Rose's
findings
can,
I
think,
be used to
justify
labeling
British
politics
as
consenual,
but
they
could also have served to
support
the adversarial
perspective.
20. These issues can
profitably
be considered
by comparing
Do Parties Make a
Difference?
with
S.E.
Finer's The
Changing
British
Party System,
1945-1979
(Washington,
D.C.: American
Enterprise Institute, 1980).
The two
books, published
at the same
time,
cover the same
period,
often
drawing inspiration
from similar data. Yet
they
arrive at distinct conclusions. The
compari-
son would be all the more instructive because Finer and Rose are
engaged
in a
debate,
but neither
had read the other's work when he wrote his own.
21. The twin ideas of the "end of
ideology"
and the "catch-all"
party
are not
nearly
as new as
we sometimes
imagine.
As far back as the
1830s,
the Duke of
Wellington, commenting
on British
politics,
wrote:
"
....
there is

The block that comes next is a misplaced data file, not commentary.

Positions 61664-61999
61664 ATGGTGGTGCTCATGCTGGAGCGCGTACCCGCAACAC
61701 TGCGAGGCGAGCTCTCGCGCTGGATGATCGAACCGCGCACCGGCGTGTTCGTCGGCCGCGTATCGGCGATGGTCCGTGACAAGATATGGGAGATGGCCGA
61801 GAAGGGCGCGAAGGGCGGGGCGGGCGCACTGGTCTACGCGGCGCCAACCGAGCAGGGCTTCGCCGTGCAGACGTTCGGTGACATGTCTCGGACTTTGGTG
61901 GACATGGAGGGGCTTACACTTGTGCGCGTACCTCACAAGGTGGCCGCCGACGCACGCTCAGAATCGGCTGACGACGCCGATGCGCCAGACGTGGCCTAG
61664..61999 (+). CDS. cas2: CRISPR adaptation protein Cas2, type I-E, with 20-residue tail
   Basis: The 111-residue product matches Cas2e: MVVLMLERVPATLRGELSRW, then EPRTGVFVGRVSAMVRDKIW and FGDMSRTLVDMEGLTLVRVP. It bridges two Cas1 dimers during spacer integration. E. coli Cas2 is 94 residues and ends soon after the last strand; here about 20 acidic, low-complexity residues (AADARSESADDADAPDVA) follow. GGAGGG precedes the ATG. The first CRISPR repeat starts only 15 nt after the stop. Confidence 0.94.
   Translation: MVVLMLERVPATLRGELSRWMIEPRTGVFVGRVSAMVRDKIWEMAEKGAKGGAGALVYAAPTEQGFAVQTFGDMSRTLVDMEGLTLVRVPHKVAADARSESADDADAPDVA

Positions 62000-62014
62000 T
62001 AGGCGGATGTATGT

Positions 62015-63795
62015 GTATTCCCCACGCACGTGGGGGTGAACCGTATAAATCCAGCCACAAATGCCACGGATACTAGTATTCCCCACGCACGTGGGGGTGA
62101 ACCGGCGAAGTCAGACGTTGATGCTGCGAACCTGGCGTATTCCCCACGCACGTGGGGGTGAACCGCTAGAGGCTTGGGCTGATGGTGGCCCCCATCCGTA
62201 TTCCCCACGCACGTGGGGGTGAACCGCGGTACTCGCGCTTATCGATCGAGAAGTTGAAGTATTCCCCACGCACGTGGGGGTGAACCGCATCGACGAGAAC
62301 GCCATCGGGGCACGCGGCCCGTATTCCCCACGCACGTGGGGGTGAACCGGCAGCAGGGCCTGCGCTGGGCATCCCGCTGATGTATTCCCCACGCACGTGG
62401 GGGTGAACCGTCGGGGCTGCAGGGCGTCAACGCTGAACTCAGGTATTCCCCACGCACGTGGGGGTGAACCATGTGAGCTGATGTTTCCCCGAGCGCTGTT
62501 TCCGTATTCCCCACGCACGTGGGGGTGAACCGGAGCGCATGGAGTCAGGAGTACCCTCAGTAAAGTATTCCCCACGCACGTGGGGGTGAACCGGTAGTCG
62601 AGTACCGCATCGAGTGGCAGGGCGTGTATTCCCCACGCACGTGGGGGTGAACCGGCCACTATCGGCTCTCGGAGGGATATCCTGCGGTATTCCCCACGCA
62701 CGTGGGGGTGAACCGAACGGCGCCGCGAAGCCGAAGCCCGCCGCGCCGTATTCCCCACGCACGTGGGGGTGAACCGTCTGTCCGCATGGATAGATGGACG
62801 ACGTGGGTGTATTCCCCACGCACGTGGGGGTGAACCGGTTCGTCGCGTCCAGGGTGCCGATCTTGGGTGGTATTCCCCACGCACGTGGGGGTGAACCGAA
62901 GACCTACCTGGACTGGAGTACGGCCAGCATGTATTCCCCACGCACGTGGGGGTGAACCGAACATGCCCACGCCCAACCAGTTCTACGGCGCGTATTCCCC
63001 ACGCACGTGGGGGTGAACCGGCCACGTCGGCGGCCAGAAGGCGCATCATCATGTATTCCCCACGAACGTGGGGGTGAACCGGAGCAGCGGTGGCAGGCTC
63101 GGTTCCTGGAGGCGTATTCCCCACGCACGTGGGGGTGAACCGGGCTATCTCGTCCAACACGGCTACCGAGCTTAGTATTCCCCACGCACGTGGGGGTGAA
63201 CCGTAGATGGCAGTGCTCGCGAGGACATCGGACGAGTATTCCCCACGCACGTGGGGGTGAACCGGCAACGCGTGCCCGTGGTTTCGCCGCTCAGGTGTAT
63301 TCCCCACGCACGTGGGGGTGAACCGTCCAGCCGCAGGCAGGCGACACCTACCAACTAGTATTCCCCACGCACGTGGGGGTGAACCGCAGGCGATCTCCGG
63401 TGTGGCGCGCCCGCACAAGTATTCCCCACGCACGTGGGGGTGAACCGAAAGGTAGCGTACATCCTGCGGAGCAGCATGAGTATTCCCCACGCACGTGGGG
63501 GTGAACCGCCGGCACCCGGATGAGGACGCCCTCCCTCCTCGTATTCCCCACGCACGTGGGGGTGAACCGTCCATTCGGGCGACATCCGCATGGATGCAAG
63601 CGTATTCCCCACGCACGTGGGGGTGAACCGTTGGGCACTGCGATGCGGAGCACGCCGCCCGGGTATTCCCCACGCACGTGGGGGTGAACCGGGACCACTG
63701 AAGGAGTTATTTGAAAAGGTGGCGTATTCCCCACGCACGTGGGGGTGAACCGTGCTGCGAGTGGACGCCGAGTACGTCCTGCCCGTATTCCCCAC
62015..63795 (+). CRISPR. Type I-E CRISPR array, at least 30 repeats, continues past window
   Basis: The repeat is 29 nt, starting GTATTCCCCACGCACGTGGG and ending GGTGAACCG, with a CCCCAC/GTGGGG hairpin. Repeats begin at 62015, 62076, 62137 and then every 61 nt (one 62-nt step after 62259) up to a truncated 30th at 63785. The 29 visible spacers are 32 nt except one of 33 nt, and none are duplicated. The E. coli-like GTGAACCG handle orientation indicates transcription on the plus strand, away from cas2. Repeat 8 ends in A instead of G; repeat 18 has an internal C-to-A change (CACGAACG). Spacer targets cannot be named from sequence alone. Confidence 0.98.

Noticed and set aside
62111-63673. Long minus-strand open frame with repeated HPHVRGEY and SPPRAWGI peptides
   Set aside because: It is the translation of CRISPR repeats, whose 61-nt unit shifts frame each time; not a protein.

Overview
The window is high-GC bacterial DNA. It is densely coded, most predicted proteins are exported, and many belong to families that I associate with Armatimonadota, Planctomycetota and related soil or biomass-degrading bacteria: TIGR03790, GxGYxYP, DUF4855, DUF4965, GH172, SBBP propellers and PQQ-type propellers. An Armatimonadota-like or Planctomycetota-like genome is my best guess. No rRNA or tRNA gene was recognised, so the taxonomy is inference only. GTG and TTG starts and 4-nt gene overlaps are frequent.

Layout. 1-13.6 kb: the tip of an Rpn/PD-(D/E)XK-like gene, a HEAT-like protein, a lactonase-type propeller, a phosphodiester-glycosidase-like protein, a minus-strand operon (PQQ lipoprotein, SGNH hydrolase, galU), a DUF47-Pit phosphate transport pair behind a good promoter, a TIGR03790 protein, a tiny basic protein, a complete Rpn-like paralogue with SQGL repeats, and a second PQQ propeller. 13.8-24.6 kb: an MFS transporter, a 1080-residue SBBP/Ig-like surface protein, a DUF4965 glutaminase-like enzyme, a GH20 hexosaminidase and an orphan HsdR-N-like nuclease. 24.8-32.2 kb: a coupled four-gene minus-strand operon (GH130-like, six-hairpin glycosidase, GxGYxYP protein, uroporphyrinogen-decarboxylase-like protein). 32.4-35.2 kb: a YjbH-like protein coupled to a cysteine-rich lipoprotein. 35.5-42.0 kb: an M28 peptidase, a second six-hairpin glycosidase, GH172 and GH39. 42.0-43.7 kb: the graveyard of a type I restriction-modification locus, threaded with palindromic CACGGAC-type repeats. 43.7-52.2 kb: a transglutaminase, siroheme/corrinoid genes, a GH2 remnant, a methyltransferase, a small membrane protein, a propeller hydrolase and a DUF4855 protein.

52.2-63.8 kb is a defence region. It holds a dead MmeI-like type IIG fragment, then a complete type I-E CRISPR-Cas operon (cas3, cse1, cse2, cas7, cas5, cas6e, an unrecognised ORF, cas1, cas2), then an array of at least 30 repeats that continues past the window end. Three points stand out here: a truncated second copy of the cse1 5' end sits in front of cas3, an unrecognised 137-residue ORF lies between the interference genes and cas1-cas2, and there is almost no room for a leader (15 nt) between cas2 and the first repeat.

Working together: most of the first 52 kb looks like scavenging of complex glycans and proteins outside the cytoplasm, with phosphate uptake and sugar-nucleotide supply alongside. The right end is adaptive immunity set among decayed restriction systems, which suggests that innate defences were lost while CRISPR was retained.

(now) very
little difference of
principle among public
men in
gen-
eral."
(Cited
in R.T.
McKenzie,
Political Parties: The Distribution
of
Power within the Conser-
vative and Labour
Parties,
2nd ed.
[New
York and London: Frederick A.
Praeger,
1964-
originally published
in
1955], p. 1.)
Lord
Bryce analyzed
both
phenomena
in now classic and
unfortunately rarely
studied works.
His view of
depoliticized politics
is
captured aptly
in the
metaphorical suggestion
that "the two
great [American] parties
were like two bottles:
(e)ach
bore a label
denoting
the kind of
liquor
it
contained,
but each was
empty."
The American
Commonwealth,
vol. 2
(New
York:
Macmillan,
1910-originally published
in
1894), p.
29.
He
emphasized
the absence of
ideological politics
in the United States:
(N)either party
has
any
clean-cut
principles,
and distinctive tenets. Both have traditions.
Both claim to have tendencies. ... Tenets and
policies, points
of
political
doctrine and
points
of
political practice,
have all but vanished.
They
have not been thrown
away,
but
have been
stripped away by
Time and the